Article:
Grazing exerts profound effects on grassland ecosystem service and functions by regulating species composition and diversity, and structuring community assembly worldwide. However, adaptions of phylogenetic diversity and phylogenetic community structure to long-term grazing disturbance remain poorly studied, especially for ecosystems distributed in extreme environments.
Here, we conducted an experiment with multigrazing intensities to explore the impacts of grazing disturbance on plant phylogenetic diversity and community structure in an alpine grassland of the Tibetan Plateau.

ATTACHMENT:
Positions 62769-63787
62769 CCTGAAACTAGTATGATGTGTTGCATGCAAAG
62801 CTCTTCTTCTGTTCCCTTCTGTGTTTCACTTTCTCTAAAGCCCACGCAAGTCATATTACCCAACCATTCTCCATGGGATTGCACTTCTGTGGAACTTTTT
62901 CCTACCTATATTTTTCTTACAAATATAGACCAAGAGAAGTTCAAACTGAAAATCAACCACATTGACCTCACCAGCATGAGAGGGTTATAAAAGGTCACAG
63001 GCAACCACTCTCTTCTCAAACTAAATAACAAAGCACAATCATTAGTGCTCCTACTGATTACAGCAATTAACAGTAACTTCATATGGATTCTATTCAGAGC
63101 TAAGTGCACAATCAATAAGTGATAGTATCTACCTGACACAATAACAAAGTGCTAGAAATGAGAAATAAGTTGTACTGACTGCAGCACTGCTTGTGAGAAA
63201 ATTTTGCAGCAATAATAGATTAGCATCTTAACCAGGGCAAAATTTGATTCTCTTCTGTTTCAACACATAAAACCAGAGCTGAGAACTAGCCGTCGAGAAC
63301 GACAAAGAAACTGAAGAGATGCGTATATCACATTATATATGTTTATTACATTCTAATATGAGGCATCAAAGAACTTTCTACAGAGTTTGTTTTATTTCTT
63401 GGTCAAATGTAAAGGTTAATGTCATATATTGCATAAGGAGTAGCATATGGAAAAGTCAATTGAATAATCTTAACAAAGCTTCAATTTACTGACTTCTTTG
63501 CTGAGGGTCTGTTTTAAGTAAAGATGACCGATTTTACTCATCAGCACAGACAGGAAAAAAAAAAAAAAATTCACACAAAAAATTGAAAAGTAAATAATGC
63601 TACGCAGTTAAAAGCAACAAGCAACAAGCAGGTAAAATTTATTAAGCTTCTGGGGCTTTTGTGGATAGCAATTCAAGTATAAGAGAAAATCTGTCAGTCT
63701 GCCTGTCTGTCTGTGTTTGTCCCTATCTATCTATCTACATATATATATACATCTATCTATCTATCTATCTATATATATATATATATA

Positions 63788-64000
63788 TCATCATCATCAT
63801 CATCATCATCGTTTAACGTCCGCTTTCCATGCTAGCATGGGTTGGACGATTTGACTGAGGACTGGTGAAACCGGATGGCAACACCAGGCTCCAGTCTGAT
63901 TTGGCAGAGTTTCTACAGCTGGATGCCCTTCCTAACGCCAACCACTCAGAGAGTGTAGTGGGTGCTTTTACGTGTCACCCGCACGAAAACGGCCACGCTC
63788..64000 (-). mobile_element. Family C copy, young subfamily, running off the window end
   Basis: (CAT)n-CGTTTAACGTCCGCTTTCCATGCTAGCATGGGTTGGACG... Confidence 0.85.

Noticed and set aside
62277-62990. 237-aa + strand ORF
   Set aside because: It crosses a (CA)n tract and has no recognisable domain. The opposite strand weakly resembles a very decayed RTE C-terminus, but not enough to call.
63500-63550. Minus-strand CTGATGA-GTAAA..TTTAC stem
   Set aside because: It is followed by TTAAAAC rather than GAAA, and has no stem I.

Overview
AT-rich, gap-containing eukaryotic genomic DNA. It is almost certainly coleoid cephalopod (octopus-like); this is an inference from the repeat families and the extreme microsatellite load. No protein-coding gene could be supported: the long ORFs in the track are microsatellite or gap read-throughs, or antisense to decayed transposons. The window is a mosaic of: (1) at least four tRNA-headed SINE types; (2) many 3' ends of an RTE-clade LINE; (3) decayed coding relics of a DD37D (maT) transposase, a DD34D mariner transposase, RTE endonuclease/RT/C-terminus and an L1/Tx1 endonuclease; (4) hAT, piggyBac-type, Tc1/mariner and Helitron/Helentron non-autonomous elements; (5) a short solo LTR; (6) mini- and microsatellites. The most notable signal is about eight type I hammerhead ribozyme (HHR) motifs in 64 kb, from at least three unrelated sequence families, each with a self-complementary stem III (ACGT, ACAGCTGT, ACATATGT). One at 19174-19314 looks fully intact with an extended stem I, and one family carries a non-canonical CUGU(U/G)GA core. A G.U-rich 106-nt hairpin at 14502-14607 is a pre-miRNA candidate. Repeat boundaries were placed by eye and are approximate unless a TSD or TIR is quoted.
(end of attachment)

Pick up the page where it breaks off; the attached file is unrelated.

Grazing disturbance enriched plant species richness (SR), and stimulated species turnover from regional species pool, consequently changing community species composition. Under low intensities, grazing exerted no obvious effects on phylogenetic diversity and community structure, whereas communities changed from overdispersion to clustering under high grazing intensity. High grazing intensity resulted in stronger environmental filtering, which consequently selected those species with high resilience to grazing disturbance. The observed clustering structure was associated with the colonizing species which were closely related to resident species, and locally extinct species, and distantly related to residents. At the plant functional trait level, high grazing intensity increased species colonization largely by altering the effect of root depth on species colonization compared to light grazing. Our results highlight that solely utilization of SR and diversity cannot fully represent grassland communities responses to grazing. The effects of species turnover on community phylogenetic diversity and structure are entailed to be explored in the future grazing studies.